In just 45 minutes of fake tan, tears, and tantrums I was hooked, and in the words of the Islanders ‘I could tell we had a connection’. It was everything I wanted in a television programme. Here’s why we work on paper…
Disclaimer: If you’re the type of person who doesn’t like Love Island that’s fine, don’t watch it. But don’t bore everyone who does watch it with a patronising monologue lamenting the death of society when the UK government’s literally stockpiling food for Brexit.
It’s Escapist Fantasy
Now you may think that as someone who writes about film and TV for a living I have a rock and roll lifestyle, and I totally do.
Or I do if rockstars primarily work in an office in Manchester and take occasional trips to London on a cramped and uncomfortable train where they sometimes treat themselves to a warm overpriced lager.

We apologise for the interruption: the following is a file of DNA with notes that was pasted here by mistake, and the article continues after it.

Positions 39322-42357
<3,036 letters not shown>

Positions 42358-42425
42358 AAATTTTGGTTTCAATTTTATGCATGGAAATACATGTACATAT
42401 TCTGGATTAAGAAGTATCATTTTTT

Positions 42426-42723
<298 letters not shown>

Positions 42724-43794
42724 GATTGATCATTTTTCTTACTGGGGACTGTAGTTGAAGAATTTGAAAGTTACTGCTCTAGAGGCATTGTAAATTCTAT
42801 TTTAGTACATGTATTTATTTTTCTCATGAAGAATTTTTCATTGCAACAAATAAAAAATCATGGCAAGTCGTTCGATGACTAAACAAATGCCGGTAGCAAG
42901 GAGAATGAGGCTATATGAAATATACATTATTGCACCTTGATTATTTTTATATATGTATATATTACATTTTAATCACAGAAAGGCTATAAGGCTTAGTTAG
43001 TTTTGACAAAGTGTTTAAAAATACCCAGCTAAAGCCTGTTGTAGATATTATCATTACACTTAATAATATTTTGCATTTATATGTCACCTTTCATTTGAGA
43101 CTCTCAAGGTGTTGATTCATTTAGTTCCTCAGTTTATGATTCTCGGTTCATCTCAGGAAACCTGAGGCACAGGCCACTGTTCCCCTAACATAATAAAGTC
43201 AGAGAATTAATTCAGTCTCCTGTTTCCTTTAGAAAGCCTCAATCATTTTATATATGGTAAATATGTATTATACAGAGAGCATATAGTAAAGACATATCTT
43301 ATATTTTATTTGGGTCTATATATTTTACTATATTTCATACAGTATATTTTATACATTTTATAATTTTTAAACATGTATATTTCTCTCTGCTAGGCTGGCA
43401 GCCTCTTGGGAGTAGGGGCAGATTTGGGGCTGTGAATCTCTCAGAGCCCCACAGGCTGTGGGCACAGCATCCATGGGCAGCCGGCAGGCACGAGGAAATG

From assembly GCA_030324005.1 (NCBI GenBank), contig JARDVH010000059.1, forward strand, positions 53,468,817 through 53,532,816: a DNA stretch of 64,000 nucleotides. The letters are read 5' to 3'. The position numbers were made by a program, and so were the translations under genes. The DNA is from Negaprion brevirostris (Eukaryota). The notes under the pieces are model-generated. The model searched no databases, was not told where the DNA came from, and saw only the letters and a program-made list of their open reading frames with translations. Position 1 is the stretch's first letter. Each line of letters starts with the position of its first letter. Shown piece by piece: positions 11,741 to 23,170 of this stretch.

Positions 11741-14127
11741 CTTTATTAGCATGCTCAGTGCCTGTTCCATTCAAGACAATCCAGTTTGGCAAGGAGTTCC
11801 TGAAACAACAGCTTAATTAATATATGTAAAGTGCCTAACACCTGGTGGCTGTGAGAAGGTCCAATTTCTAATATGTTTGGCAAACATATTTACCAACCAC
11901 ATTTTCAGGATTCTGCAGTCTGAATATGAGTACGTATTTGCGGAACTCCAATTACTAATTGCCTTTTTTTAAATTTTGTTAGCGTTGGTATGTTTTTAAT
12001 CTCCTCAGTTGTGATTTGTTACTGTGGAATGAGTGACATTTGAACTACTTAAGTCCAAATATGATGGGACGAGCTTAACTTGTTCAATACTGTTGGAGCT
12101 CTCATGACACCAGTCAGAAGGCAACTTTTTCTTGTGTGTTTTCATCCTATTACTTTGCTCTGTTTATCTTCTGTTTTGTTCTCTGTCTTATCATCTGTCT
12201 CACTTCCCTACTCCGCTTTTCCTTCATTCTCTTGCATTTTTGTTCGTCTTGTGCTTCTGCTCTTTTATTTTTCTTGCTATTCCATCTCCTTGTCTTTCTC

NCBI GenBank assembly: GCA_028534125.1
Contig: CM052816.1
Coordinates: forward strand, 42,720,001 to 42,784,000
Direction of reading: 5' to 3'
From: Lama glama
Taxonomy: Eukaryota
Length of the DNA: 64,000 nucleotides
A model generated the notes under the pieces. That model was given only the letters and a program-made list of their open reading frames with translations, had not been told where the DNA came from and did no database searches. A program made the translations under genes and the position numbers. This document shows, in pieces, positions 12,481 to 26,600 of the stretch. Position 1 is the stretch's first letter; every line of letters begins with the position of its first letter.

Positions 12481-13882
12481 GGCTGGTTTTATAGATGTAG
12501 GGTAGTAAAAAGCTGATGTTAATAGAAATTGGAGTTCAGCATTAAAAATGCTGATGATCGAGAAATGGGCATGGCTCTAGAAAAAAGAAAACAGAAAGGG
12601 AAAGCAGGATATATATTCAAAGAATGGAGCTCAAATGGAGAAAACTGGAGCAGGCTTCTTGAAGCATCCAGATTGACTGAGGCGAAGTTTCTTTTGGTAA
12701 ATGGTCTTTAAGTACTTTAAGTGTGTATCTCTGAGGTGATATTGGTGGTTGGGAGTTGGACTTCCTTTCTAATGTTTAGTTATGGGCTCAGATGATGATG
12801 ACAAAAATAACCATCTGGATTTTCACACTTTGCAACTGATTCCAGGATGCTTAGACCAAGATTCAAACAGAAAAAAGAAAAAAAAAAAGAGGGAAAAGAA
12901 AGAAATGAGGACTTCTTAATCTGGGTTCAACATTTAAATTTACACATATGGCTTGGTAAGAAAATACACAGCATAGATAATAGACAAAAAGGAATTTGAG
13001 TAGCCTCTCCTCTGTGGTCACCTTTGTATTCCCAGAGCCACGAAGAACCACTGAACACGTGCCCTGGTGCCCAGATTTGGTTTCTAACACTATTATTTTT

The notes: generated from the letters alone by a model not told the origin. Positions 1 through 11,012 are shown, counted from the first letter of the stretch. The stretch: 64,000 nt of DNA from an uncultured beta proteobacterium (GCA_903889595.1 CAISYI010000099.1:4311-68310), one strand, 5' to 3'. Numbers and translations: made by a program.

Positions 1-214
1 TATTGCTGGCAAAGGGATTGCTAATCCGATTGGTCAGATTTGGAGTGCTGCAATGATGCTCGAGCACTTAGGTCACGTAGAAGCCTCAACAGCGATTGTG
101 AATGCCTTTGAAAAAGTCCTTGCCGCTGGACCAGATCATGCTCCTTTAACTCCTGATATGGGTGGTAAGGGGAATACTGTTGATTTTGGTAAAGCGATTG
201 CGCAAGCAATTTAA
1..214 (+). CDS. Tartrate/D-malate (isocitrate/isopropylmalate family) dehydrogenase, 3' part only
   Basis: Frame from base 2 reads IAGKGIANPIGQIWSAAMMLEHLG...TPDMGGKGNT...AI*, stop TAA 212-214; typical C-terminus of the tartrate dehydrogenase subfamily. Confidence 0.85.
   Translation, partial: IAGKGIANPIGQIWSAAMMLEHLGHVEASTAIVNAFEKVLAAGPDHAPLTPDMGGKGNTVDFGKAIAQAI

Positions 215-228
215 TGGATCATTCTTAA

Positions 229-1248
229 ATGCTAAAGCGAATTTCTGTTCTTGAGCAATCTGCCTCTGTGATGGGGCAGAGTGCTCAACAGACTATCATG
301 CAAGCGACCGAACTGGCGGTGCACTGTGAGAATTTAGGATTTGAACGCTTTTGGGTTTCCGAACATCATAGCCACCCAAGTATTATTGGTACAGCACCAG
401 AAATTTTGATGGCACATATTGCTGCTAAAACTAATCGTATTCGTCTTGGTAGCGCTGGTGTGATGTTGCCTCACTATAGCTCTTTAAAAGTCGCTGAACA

So like most people when I get home at night I like to escape from my day job and I do that primarily through television and film.
To my mind, there’s nothing better than living vicariously through the heroes and villains of television and sharing in the escapism of a rollicking good adventure.
And while culturephobes may not believe me, Love Island offers just as much escapism as something like Game of Thrones.
Oh sure I might never ride a dragon to war with the undead, but its equally unlikely I’ll ever turn my beer belly into the rock-hard abs of someone like Wes either so it might as well be fictional.
In all seriousness though Love Island allows me to escape to a bizarre world where relationships begin and end on the flip of a coin, where a sadistic puppetmaster plays games with people’s real lives.
It’s gripping stuff and offers just as many twists and turns as something like Westworld.